FILM PRODUCTION MGM wins war over title 'Beauty Shop' for movie
An official said MGM had properly registered the title a long time ago.
LOS ANGELES TIMESX
HOLLYWOOD -- The legal and symbolic hair-pulling between MGM and an independent film company over competing projects -- both titled "Beauty Shop" and both set in urban beauty shops -- has been cut short for now.
But the "Beauty Shop" wars may still get ugly in the coming weeks as the two films compete for audience awareness.
UrbanWorks Entertainment, which alleged it had the rights to the title "Beauty Shop" for the upcoming comedy starring Mo'Nique and Kellita Smith ("The Bernie Mac Show"), has decided to rename its film "Hair Show," dropping a legal battle to keep MGM from using "Beauty Shop" as the title for its upcoming film starring Queen Latifah.
The Latifah "Beauty Shop," which also features Kevin Bacon, Djimon Hounsou and Andie McDowell, is a spinoff of the popular "Barbershop" films that starred Ice Cube and Cedric the Entertainer.
The studio, which has targeted November for the release, hopes to use "Beauty Shop" not only to extend and expand the profitable "Barbershop" franchise, but also as a key component in its efforts to develop films appealing to urban audiences.
MGM Vice Chairman Chris McGurk said he is not concerned about the rival beauty shop film and possible confusion in the marketplace.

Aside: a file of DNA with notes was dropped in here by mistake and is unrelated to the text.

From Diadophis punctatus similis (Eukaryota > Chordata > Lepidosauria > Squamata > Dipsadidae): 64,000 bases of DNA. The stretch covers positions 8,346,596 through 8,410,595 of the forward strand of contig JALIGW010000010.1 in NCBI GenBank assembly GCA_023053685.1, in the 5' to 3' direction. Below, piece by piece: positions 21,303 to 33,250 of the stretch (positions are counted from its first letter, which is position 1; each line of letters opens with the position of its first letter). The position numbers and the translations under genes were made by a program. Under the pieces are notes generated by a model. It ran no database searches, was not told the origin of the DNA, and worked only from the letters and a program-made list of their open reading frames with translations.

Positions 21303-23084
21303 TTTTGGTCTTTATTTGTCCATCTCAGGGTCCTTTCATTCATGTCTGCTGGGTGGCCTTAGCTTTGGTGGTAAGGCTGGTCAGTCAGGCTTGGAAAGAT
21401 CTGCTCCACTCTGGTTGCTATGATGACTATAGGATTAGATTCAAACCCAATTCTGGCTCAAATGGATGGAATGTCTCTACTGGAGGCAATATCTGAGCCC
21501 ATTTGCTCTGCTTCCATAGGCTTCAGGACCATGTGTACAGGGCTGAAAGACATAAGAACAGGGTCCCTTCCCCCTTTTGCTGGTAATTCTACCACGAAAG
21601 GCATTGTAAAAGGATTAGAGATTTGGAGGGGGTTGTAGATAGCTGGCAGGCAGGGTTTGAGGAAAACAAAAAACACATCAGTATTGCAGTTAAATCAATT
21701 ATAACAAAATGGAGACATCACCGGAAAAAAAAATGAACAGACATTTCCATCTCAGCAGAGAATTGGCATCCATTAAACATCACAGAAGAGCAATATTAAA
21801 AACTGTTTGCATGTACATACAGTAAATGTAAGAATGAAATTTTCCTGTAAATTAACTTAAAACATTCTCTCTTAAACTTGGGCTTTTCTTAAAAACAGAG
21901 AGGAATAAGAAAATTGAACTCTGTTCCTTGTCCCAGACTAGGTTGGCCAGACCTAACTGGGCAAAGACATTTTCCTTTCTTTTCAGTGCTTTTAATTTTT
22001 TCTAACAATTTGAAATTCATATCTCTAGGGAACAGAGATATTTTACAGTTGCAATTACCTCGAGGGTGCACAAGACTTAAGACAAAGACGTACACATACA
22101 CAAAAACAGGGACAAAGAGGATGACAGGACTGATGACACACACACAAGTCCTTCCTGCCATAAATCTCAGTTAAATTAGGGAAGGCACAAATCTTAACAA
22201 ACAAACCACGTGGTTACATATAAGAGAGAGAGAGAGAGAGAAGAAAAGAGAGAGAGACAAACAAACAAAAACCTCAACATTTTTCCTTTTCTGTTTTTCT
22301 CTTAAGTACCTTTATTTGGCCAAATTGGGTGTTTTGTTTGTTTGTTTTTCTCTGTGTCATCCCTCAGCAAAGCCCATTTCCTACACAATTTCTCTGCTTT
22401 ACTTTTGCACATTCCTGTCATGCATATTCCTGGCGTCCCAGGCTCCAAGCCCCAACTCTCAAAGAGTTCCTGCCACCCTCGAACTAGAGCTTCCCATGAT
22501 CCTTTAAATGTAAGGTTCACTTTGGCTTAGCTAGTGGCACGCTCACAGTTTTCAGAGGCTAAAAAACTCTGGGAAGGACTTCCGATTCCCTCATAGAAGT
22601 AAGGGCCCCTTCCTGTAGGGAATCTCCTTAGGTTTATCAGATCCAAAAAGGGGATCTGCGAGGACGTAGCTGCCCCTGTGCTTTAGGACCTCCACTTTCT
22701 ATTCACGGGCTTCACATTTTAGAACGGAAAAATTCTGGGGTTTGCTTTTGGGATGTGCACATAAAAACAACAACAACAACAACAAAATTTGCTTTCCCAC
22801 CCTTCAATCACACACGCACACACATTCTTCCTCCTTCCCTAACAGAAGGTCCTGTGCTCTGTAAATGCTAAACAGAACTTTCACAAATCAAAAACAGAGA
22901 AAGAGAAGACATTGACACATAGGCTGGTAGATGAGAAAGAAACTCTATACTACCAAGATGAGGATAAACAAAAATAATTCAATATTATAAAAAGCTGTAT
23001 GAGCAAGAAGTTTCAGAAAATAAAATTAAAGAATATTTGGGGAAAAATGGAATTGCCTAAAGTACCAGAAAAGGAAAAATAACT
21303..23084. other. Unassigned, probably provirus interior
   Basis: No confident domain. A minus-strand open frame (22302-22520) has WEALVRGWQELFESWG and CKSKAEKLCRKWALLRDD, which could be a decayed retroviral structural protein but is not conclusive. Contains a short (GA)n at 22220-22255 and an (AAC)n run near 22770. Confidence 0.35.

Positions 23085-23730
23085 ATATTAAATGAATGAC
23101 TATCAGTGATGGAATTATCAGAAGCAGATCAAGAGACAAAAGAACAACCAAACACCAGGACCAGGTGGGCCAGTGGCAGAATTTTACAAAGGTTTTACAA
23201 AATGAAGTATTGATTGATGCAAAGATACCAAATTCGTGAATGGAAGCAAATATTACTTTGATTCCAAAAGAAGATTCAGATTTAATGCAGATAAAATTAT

According to McGurk, MGM had long ago registered the title with the Motion Picture Association of America, and a teaser for "Beauty Shop" had been featured last year with the release of "Barbershop 2: Back in Business."
"We have the goods," he said. "We have a major production that is part and parcel of the successful 'Barbershop' franchise."
Meanwhile, UrbanWorks is currently scrambling to put the new title "Hair Show" on promotional materials, trailers and other advertising before the film's Friday world premiere at the eighth annual Urbanworld Film Festival in New York. "Hair Show" is scheduled to be released Oct. 1.
Jeff Clanagan, head of UrbanWorks, called the decision to change the title difficult and risky, but a necessary move to avert a legal battle.
"We have a huge awareness in the marketplace with our title," Clanagan said. "At the end of the day, we know we have a good film. Now we really have to buckle our boots and get dirty to re-educate our audience."
Corroborating on the decision was Magic Johnson. The former Laker star and businessman is an executive producer of "Hair Show," which will run at his chain of Magic Johnson theaters across the country.
"Magic endorsed this decision," Clanagan said. "We thought about the potential for harm if the film got tied up in litigation. We decided we didn't have the luxury to take that risk."
He said UrbanWorks had tried to discuss a settlement on the name with MGM, and filed suit in Los Angeles Superior Court when the studio declined to discuss the matter.
The name change on the film, which was made for about $3.5 million, will cost "in the thousands, but we can't put a price on what it will cost to re-educate consumers." He said the studio had been promoting the movie since it was shot last year.
In "Hair Show," Mo'Nique and Smith play sisters who are hairstylists but have been apart for five years.
In "Beauty Shop," Latifah reprises her character from "Barbershop 2: Back in Business," opening her own beauty shop filled with outspoken and offbeat customers.